The problem of fitting into the culture we are in and in which we have to live is very real for us all. The promises of new spiritual food and a new relationship with the Lord are wonderful promises for us all. So despite the puzzles of Pergamum there are good and rich things to be learnt here.

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Gems in the book of Revelation

Part 128 - Revelation 2:11

No second death.

 
The ‘gem’ is in the promise that ends the letter following the words ‘to the one who is victorious’. Here is the rest of the letter :

8 To the angel of the church in Smyrna write:
These are the words of him who is the First and the Last, who died and came to life again. 9 I know your afflictions and your poverty—yet you are rich! I know about the slander of those who say they are Jews and are not, but are a synagogue of Satan. 10 Do not be afraid of what you are about to suffer. I tell you, the devil will put some of you in prison to test you, and you will suffer persecution for ten days. Be faithful, even to the point of death, and I will give you life as your victor’s crown.
11 Whoever has ears, let them hear what the Spirit says to the churches. The one who is victorious will not be hurt at all by the second death.

The church in Smyrna had its problems and was soon going to get more and greater ones! We don’t know how John knew enough to say this unless it was a prophecy. More serious persecution was coming their way. It wasn’t a rich church, as people normally counted richness, but they were rich in the way they lived their lives, particularly their spiritual lives. Jesus, through John, is promising them that he will be with them whatever may happen to them so they should be high in confidence, in courage and faithfulness. Then he makes a promise to them that is hard to understand: “you will not be hurt at all by the second death”. There are two problems here: what is the second death and why should they be at all concerned about it anyway.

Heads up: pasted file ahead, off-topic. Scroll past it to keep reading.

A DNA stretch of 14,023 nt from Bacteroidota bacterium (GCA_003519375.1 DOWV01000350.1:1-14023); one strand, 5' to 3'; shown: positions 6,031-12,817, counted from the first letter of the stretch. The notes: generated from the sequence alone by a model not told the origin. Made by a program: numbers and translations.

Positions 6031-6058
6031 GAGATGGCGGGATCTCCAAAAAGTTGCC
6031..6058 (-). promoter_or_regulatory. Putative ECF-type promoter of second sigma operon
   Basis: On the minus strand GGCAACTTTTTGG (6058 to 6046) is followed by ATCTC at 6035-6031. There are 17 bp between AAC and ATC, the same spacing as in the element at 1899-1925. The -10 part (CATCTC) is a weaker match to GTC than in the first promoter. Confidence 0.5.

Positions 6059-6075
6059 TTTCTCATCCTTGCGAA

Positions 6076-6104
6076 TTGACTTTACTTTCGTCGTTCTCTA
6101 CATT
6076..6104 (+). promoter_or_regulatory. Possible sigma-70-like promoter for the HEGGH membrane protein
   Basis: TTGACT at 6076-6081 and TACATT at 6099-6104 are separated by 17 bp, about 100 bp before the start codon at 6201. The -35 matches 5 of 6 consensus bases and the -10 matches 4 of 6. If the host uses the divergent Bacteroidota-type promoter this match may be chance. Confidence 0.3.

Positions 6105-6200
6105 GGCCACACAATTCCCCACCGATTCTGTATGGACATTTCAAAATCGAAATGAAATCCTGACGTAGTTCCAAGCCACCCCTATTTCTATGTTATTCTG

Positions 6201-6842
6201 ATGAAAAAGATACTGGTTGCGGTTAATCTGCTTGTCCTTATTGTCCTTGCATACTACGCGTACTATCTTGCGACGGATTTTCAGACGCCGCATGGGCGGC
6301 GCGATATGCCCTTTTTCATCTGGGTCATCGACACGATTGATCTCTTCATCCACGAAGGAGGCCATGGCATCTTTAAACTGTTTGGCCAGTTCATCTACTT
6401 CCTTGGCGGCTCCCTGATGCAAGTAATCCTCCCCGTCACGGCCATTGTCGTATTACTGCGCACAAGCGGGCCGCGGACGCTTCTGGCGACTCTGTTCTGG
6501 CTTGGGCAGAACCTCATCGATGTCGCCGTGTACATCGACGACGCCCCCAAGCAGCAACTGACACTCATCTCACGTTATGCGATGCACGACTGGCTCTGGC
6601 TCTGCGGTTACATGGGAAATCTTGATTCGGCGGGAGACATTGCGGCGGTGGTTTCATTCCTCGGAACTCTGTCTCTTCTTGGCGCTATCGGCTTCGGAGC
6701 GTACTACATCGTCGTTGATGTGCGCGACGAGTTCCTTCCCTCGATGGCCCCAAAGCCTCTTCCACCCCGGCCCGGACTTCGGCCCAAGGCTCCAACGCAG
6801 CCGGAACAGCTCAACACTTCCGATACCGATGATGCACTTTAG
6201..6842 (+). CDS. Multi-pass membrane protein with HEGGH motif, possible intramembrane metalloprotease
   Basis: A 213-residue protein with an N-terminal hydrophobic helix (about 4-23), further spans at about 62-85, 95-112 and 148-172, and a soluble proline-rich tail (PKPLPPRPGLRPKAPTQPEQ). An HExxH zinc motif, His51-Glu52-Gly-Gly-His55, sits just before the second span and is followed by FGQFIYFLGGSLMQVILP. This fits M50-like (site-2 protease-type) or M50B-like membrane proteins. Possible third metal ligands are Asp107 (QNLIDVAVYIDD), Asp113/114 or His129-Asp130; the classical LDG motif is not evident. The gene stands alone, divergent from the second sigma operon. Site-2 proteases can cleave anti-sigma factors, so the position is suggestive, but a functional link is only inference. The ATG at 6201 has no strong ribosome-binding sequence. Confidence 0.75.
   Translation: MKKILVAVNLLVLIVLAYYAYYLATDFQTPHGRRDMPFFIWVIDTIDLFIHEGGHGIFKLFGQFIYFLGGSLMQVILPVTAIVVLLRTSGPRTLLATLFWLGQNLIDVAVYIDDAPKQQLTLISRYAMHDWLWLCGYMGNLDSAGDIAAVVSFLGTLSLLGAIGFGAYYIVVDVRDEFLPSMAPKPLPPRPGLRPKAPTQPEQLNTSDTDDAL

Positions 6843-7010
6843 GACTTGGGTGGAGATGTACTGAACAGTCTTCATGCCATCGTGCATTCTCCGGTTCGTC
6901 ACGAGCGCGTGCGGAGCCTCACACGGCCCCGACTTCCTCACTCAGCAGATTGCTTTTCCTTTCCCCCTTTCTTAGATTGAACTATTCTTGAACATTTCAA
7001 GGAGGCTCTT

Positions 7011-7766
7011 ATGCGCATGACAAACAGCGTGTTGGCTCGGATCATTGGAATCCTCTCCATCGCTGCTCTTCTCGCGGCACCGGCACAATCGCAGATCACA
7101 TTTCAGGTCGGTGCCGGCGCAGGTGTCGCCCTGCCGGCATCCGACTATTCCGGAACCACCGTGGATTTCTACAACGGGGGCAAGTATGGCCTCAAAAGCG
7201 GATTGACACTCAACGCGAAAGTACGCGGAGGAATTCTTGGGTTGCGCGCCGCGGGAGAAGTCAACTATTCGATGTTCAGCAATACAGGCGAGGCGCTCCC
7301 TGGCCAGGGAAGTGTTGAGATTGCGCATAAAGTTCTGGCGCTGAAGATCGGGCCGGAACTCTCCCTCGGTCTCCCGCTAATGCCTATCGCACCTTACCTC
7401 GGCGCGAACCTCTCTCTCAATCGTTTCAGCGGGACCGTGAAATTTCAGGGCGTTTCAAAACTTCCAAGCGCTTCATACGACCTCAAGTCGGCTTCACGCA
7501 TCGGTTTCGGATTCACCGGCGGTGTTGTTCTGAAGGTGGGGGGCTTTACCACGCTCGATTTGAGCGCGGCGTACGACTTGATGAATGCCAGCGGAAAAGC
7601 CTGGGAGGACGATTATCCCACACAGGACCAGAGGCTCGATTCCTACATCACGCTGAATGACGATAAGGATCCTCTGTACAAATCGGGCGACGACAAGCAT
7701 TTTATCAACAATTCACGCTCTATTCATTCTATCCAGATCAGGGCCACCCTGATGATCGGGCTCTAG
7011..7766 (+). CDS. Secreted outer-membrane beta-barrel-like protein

Second death is a phrase that only appears in Revelation at 20:6 and 14, and 21:8. The first of these says that those who share the first resurrection (with Jesus) have nothing to fear from it, the other two are both about ‘the lake of fire’. This seems to be about the place of everlasting torment often mentioned in the New Testament, particularly by Jesus in places like the parable of the sheep and he goats where he says ‘depart from me, you who are cursed into the eternal fire’ (Matthew 25:41) and this is ‘eternal punishment’ (Matthew 25:46). These statements seem very much at odds with the other things Jesus said.

There are places in the world where such language would be deemed right and proper by the followers of other faiths in relation to the ‘infidels’ but for those of us in the Western world it strikes a strange note. It may simply be a different way of expressing things where only analogies can be used but it still seems very strange.

The best way round the problem is probably the word picture drawn by C. S. Lewis in his children’s book The Last Battle (one of his children’s books about Narnia but they are full of deeply spiritual insights!). At the end of the book and the world all the characters, human, animal and mythical, are forced to look into the eyes of Aslan, the lion, who is the image of Christ. ‘When some looked the expression of their faces changed terribly - it was fear and hatred …. And all who looked at Aslan in that way swerved to his left and disappeared into his huge black shadow …. The watching children never saw them again. I don’t know what became of them. But the others looked in at the face of Aslan and loved him though some of them were very frightened at the same time. And all these came in at the door, in on Aslan’s right. …’.
‘I don’t know what became of them’ is a very wise comment we should take for ourselves.